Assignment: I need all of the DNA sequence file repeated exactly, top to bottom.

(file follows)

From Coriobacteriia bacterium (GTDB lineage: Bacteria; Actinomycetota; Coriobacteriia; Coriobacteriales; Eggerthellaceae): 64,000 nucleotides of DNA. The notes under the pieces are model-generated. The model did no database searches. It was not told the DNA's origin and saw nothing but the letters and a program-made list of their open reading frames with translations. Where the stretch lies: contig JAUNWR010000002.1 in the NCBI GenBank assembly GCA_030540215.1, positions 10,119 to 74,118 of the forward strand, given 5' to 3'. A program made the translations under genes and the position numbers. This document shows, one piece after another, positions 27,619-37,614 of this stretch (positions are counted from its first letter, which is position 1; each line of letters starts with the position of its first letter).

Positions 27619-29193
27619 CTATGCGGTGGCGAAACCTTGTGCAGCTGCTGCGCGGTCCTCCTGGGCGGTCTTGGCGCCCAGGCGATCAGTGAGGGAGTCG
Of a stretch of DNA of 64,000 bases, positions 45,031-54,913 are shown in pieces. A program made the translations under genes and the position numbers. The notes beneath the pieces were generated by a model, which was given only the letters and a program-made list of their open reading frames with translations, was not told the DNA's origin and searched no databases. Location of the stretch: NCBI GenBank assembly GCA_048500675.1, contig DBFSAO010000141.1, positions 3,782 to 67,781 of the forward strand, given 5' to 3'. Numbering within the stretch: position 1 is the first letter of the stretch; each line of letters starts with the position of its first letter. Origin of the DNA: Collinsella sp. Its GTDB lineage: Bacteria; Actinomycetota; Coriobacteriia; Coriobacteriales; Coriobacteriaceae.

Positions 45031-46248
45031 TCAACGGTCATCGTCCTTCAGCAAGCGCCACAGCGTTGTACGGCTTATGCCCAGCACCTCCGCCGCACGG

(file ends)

From Coriobacteriia bacterium (GTDB lineage: Bacteria; Actinomycetota; Coriobacteriia; Coriobacteriales; Eggerthellaceae): 64,000 nucleotides of DNA. The notes under the pieces are model-generated. The model did no database searches. It was not told the DNA's origin and saw nothing but the letters and a program-made list of their open reading frames with translations. Where the stretch lies: contig JAUNWR010000002.1 in the NCBI GenBank assembly GCA_030540215.1, positions 10,119 to 74,118 of the forward strand, given 5' to 3'. A program made the translations under genes and the position numbers. This document shows, one piece after another, positions 27,619-37,614 of this stretch (positions are counted from its first letter, which is position 1; each line of letters starts with the position of its first letter).

Positions 27619-29193
27619 CTATGCGGTGGCGAAACCTTGTGCAGCTGCTGCGCGGTCCTCCTGGGCGGTCTTGGCGCCCAGGCGATCAGTGAGGGAGTCG
Of a stretch of DNA of 64,000 bases, positions 45,031-54,913 are shown in pieces. A program made the translations under genes and the position numbers. The notes beneath the pieces were generated by a model, which was given only the letters and a program-made list of their open reading frames with translations, was not told the DNA's origin and searched no databases. Location of the stretch: NCBI GenBank assembly GCA_048500675.1, contig DBFSAO010000141.1, positions 3,782 to 67,781 of the forward strand, given 5' to 3'. Numbering within the stretch: position 1 is the first letter of the stretch; each line of letters starts with the position of its first letter. Origin of the DNA: Collinsella sp. Its GTDB lineage: Bacteria; Actinomycetota; Coriobacteriia; Coriobacteriales; Coriobacteriaceae.

Positions 45031-46248
45031 TCAACGGTCATCGTCCTTCAGCAAGCGCCACAGCGTTGTACGGCTTATGCCCAGCACCTCCGCCGCACGG